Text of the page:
February 2019

 


 Pages/book & Ranking

~Listed from favorite to least favorite~

The Kite Runner: 391 → ★★★★★

The Book Of Negroes: 657 → ★★★★

The Notebook (In progress): 199 → ★★★

Mythology (select chapters): 80 → ★★

The Enchanted (did not complete): 122 → ★

Pages/day → 51.75

Pages/week → 362.25


Reflection

This month, I unintentionally have one book per ranking.

I am happy with my reading rate, as it is somewhat consistent with other months.  I would have read more, but understanding the “Mythology” book took more time than I thought it would.  Other than that, the books I have been reading are relatively easy.  I reread “The Kite Runner” which allowed me to boost the page count.  In other words, my reading rate is this high because I did not find the books challenging enough.

Something that I want to work on is consistency.  Usually, I finish a book in a matter of days, and then stop reading for a few days, and start another one.  I want to make a goal of reading 30 pages every day regardless of how busy I am.  

My goal for March is to read at least two difficult books and one easy one.  I want to read “Frankenstein”, “The Great Gadsby”, and “The Glass Castle.”  Additionally, I will read the book chosen for book club in March.  These books will be for my own enjoyment.  I will also read “Hamlet Prose Version” and the five short stories that I am required to read for English.  

Thoughts

The Kite Runner (★★★★★)

This book is written by Khaled Hosseini about an individual’s journey to be good again after making a life-changing mistake.  Amir grew up in Kabul with his servants’ son, Hassan; they were inseparable best friends but after this event, they drifted apart, and never saw each other again.

Amir’s life continues, changing with the forces of war and general chaos, but he always remembers that night and how wrong it went.  For a long time, he tried to neglect it, failing to do so as, “the past claws its way out”.

After many years, Amir gets a phone call from his uncle.  He returns to where it all started and gets mental sanity by protecting a part of Hassan.

My favorite part would have to be in the last scene.  It offers a sense of closure that could not have been better illustrated.  “For you, a thousand times over,” is an incredibly powerful statement that captures the essence of the story and provided a sense of deliberate closure for the reader.

The Kite Runner is the best book I have ever read.  I absolutely love the characters, theme, and the careful construction of the sequence of events.  The story of Amir was one that kept me up at night, thinking about what happened next, even after I finished.

The Book of Negroes (★★★★)

This was the book chosen for book club.  It was very difficult for me to see Aminata Diallo as a fictional character, as her personality was very well rounded, and her struggles were vividly described.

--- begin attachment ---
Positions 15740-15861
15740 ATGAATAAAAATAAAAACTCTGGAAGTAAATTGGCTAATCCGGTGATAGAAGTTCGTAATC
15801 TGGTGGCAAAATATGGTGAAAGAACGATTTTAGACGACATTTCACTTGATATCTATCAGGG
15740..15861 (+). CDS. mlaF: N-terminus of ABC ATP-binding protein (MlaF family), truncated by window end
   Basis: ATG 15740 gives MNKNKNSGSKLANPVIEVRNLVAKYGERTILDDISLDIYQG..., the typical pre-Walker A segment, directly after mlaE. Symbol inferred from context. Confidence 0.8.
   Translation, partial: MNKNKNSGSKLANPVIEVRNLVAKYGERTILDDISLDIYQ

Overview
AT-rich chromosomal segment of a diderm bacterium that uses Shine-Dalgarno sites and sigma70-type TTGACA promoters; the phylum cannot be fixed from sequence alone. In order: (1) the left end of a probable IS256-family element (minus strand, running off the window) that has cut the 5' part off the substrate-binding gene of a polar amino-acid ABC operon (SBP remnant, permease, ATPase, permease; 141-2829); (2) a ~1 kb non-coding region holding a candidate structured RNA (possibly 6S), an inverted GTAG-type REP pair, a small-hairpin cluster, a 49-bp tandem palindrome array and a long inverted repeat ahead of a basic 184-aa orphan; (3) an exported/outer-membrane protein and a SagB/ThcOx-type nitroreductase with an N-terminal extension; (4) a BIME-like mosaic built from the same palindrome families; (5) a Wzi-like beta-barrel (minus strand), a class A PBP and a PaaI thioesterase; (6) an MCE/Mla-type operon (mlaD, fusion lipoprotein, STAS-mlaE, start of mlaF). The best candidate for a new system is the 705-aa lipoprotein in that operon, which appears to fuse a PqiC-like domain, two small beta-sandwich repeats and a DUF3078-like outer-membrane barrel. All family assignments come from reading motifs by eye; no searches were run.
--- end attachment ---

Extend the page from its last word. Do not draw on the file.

Her story was one of tragedy, with pockets of closure hidden in the chaos.  Aminata was born free and passed away in the same manner, but the majority of her life was spent in the cuffs of slavery and attempting to return to her roots.  As time progressed, however, she realizes that there is no past to return to, and decides to use her intelligence to help the abolitionists ban slavery.

In my opinion, the one thing that kept Aminata sane was her ability to read.  In a world where the only freedom she has is stored within books, she allows herself to vicariously enjoy journeys of others; this allows her dream of accomplishing her own aspirations.  In the story, she says, “Reading felt like a daytime dream in a secret land. Nobody but I knew how to get there, and nobody but I owned that place.”  Stories were the only thing that her owners could not take away.     

My favorite line in the book is, “Some say that I was once uncommonly beautiful, but I wouldn’t wish beauty on any woman who has not her own freedom, and who chooses not the hands that claim her.”  It captured the struggle of being too good; her beauty caught negative attention, causing extra pain on top of her distress.  Only when her beauty left her could she escape the grasp of the numerous men that wanted her.  

“The Book of Negroes” is a beautiful life story that evoked many emotions from me.  Her struggles were universal and unique as well.  Lawrence Hill made this character incredibly unwavering, and a role model for our modern society, even though the problems greatly differ.  I would read this book again.

The Enchanted (★)

This story is about how a lady works to get men off of death row.  She investigates a case of a particular man that wishes to die and learns many things about his past that mirror her own.

If I am to be completely honest, I did not understand this book at all.  The imagery was very vivid, but there were too many puzzle pieces to connect.  Overall, the concept seemed very interesting at first, but the sequence of events was very muddled.

I feel that the story could have been better if the author wrote in the first person instead of omniscient.  This is because the feelings of a death row inmate would be interesting to read compared to the steps to get off.  It would have given that extra mystery that was missing for me.  I do not want to discourage anyone from reading someone else’s hard work, so if someone enjoys investigative stories, this is the book for them. 

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